The EU Commission announced earlier this year that political agreement with the US had been reached to create a new legal structure for transferring data from the EU to the US, known as the EU-US Privacy Shield (Privacy Shield). The Privacy Shield is intended to replace the Safe Harbour scheme which, until last year, enabled transfers between businesses in the EU and the US. Both the EU and the US have now released legal documents, including the EU draft “adequacy decision”, outlining how the Privacy Shield will work in practice. However, the Article 29 Working Party (an advisory body on data protection) has expressed some concerns with the decision and identified areas for improvement.
Under the eighth data protection principle of the Data Protection Act 1998 (DPA), which incorporates the 1995 EU Data Protection Directive into UK Law, personal data must not be transferred outside of the European Economic Area (EEA) unless sufficient levels of protection are in place. The US was found not to be adequate and therefore, in order to assist, the US put in place the US Safe Harbour scheme which was recognised by the EU Commission as providing adequate protection. US undertakings and businesses which signed up to Safe Harbour were able to self-certify their adherence to a series of principles designed to replicate the safeguards of EU law for data protection, therefore enabling the transfer of personal data between the EU and the US in compliance with principle eight of the DPA. However, in 2015, Maximillian Schrems, a privacy campaigner, entered into a legal dispute with Facebook on the back of Edward Snowden’s revelations about the mass surveillance and interception of data by intelligence agencies in the US. As a result of this case, the Court of Justice of the European Union (CJEU) ruled that the earlier EU Commission decision approving Safe Harbour as adequate was invalid. After negotiations, the EU and US have now released the details of the Privacy Shield.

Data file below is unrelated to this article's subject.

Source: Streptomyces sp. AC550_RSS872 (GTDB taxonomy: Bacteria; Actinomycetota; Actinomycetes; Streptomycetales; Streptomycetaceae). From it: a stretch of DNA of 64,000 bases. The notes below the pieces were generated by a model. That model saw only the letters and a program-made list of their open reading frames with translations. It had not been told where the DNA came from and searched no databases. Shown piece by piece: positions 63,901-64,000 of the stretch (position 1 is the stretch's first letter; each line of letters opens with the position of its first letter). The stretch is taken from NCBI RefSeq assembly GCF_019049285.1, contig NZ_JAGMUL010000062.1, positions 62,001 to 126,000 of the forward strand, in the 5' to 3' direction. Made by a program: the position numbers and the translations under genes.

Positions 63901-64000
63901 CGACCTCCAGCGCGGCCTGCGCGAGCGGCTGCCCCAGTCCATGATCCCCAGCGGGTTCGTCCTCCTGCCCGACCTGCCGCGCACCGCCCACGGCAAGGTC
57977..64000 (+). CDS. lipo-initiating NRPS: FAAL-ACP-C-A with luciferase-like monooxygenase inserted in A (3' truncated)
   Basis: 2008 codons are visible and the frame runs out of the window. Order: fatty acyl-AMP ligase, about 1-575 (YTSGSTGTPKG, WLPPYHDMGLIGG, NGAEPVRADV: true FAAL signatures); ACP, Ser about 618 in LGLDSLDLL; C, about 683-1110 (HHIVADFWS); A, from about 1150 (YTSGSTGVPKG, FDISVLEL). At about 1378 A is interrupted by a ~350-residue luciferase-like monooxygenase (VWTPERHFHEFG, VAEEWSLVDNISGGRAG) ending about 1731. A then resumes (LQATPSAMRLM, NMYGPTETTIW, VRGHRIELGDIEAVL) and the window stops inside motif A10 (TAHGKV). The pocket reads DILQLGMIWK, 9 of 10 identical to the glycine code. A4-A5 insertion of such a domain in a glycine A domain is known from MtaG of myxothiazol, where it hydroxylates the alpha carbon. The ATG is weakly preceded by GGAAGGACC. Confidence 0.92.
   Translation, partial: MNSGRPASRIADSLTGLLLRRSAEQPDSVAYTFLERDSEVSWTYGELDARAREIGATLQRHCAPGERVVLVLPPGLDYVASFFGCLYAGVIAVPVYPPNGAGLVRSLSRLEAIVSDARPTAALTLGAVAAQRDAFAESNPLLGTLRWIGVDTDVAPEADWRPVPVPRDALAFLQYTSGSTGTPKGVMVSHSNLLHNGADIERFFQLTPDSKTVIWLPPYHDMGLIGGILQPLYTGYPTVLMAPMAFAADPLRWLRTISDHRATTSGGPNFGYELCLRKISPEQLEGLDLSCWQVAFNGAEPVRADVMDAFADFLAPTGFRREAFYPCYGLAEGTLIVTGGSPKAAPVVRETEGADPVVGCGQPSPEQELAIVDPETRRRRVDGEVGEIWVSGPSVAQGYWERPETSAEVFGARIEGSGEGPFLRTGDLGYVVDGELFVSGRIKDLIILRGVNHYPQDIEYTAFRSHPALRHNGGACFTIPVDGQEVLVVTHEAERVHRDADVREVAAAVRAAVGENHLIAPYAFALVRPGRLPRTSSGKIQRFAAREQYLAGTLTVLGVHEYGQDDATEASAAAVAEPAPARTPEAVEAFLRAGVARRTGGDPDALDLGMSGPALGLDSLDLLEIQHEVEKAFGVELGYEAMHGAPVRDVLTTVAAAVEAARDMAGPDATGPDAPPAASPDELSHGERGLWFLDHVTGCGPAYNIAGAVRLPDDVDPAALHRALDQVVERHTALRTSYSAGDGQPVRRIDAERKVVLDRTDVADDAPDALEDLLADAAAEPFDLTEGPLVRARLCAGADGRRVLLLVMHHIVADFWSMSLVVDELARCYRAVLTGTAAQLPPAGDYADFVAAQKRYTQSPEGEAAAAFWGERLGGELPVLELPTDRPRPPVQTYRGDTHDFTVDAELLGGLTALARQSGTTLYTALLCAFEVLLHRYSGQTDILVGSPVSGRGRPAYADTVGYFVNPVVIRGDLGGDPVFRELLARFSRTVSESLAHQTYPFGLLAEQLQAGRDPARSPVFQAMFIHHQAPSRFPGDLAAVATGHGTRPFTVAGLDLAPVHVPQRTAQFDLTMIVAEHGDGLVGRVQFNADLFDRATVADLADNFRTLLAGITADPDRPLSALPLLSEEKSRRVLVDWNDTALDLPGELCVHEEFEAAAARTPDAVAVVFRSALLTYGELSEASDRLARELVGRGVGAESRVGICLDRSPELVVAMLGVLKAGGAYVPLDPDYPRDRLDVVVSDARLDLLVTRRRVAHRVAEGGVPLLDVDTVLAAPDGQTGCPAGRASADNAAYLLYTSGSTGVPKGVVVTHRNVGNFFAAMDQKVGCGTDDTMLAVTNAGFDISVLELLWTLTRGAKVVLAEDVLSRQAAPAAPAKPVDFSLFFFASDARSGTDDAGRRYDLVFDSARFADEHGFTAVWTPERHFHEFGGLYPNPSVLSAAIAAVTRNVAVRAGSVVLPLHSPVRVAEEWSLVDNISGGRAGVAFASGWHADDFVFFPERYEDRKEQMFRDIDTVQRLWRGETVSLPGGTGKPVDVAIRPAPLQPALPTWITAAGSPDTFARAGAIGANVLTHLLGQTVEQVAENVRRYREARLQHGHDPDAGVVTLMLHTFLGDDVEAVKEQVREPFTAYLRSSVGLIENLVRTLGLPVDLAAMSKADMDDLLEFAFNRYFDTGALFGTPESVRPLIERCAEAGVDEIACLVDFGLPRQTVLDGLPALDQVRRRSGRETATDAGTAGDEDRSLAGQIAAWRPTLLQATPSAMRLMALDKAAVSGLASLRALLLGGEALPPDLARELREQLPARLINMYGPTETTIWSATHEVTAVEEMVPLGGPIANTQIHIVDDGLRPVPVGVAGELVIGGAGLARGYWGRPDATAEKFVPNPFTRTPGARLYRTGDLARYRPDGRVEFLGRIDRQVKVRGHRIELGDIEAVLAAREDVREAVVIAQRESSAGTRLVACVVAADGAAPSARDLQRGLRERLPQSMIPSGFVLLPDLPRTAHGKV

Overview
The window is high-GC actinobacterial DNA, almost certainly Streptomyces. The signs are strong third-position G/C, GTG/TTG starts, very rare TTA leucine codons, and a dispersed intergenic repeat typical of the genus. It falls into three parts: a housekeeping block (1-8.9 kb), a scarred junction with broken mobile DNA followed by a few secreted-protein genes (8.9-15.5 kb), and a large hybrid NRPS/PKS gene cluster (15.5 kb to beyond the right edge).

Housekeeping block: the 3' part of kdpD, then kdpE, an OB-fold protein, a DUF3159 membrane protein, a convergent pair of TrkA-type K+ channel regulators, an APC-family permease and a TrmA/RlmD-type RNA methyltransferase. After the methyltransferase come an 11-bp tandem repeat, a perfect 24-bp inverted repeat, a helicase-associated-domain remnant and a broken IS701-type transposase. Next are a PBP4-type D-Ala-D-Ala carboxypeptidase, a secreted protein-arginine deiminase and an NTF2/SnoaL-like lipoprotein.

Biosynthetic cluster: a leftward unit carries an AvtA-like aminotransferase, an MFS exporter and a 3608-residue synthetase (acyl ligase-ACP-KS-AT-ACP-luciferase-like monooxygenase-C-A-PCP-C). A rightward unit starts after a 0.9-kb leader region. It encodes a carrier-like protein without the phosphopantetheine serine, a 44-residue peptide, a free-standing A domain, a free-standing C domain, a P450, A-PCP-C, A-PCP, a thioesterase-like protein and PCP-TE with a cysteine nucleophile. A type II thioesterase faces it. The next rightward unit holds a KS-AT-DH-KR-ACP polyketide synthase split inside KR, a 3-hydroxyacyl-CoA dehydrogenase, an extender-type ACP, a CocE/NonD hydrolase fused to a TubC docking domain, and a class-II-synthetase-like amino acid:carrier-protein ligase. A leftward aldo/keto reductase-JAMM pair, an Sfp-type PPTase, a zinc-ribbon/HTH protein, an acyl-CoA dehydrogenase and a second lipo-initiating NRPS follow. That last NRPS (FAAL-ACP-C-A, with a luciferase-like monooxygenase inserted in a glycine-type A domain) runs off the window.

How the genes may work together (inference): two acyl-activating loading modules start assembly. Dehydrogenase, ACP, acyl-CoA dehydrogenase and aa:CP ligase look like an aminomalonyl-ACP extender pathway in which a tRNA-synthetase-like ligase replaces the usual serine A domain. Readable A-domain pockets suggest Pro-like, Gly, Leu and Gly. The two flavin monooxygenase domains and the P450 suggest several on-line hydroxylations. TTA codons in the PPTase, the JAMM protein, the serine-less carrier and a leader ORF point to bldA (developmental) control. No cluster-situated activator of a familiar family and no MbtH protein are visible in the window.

The Privacy Shield is intended to ensure an adequate level of protection for data transferred from the EU to US. The draft adequacy decision sets out how this is to be achieved and provides the framework for the Privacy Shield.
The Privacy Shield, like Safe Harbour, is based on a system of self-certification. Under its terms:
- Obligations on US Companies: US organisations will have to register to be on the Privacy Shield list and have to self-certify that they meet the relevant requirements under the Privacy Shield principles;
- Redress possibilities: individuals will be able to complain to businesses directly and the business must then reply within 45 days. They will also have the option to take their complaint directly to their home data protection authority which can then refer the complaint to the US Department of Commerce. Organisations will also have to provide a free independent dispute resolution mechanism to deal with individuals’ complaints. The US has, in addition, committed to put in place a new Ombudsman mechanism to handle EU citizens’ personal data enquiries and complaints;
- Annual joint review mechanisms: the functioning of the Privacy Shield will be monitored and an annual review will be conducted by the US Department of Commerce and the EU Commission and various other agencies involved in the implementation of the Privacy Shield;
- Limited government access: the US has given the EU Commission written assurance that any access to EU personal data by public authorities will be subject to clear limitations and safeguards;
- Wider transparency: the new framework will put greater reporting obligations on both sides to create a more open system;
- More contact with local data protection authorities: the new measures enforce better communication and co-operation between the US and EU authorities.
Reactions to the draft adequacy decision
The Article 29 Working Party, at a press conference on 13 April, called for further improvement to the Privacy Shield on the basis that it does not provide adequate protection in its current form. The criticism focused on issues with the independence of the US Ombudsman and the continued fear that EU data will be subject to mass surveillance in the US. Other criticisms surrounded the lack of certainty and specificity in some areas of the decision. Although the Article 29 Working Party’s views are not binding, the Privacy Shield framework is likely to now be subject to further review.
In light of the feedback on the adequacy decision, it may take more time until the details of the Privacy Shield are agreed. However, the EU Commission Vice-President for the Digital Single Market has reportedly said that he is continuing to work to have the Privacy Shield in place by summer. If you would like further information on alternative protections available for businesses exporting personal data to the US, please see our previous note here.